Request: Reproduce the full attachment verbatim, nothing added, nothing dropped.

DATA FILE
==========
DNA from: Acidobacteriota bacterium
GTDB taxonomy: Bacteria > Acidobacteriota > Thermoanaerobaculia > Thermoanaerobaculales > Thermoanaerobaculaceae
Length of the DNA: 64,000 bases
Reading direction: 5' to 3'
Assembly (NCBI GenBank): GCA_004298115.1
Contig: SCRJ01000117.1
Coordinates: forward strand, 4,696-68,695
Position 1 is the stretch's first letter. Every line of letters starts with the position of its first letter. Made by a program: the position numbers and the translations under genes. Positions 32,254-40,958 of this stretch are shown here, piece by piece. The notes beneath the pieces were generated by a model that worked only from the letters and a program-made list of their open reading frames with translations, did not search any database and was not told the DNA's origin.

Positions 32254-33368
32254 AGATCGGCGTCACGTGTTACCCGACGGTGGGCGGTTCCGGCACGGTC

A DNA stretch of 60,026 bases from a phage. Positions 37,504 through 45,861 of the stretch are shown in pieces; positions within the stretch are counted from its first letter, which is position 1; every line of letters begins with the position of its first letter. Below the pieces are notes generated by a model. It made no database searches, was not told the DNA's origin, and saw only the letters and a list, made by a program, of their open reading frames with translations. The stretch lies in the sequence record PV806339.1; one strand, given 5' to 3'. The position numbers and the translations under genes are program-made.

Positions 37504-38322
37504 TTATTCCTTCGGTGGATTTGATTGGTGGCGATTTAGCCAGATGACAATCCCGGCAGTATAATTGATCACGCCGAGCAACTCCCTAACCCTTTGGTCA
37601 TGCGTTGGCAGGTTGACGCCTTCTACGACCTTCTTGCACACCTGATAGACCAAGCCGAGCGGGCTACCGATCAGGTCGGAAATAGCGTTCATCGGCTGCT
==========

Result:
DNA from: Acidobacteriota bacterium
GTDB taxonomy: Bacteria > Acidobacteriota > Thermoanaerobaculia > Thermoanaerobaculales > Thermoanaerobaculaceae
Length of the DNA: 64,000 bases
Reading direction: 5' to 3'
Assembly (NCBI GenBank): GCA_004298115.1
Contig: SCRJ01000117.1
Coordinates: forward strand, 4,696-68,695
Position 1 is the stretch's first letter. Every line of letters starts with the position of its first letter. Made by a program: the position numbers and the translations under genes. Positions 32,254-40,958 of this stretch are shown here, piece by piece. The notes beneath the pieces were generated by a model that worked only from the letters and a program-made list of their open reading frames with translations, did not search any database and was not told the DNA's origin.

Positions 32254-33368
32254 AGATCGGCGTCACGTGTTACCCGACGGTGGGCGGTTCCGGCACGGTC

A DNA stretch of 60,026 bases from a phage. Positions 37,504 through 45,861 of the stretch are shown in pieces; positions within the stretch are counted from its first letter, which is position 1; every line of letters begins with the position of its first letter. Below the pieces are notes generated by a model. It made no database searches, was not told the DNA's origin, and saw only the letters and a list, made by a program, of their open reading frames with translations. The stretch lies in the sequence record PV806339.1; one strand, given 5' to 3'. The position numbers and the translations under genes are program-made.

Positions 37504-38322
37504 TTATTCCTTCGGTGGATTTGATTGGTGGCGATTTAGCCAGATGACAATCCCGGCAGTATAATTGATCACGCCGAGCAACTCCCTAACCCTTTGGTCA
37601 TGCGTTGGCAGGTTGACGCCTTCTACGACCTTCTTGCACACCTGATAGACCAAGCCGAGCGGGCTACCGATCAGGTCGGAAATAGCGTTCATCGGCTGCT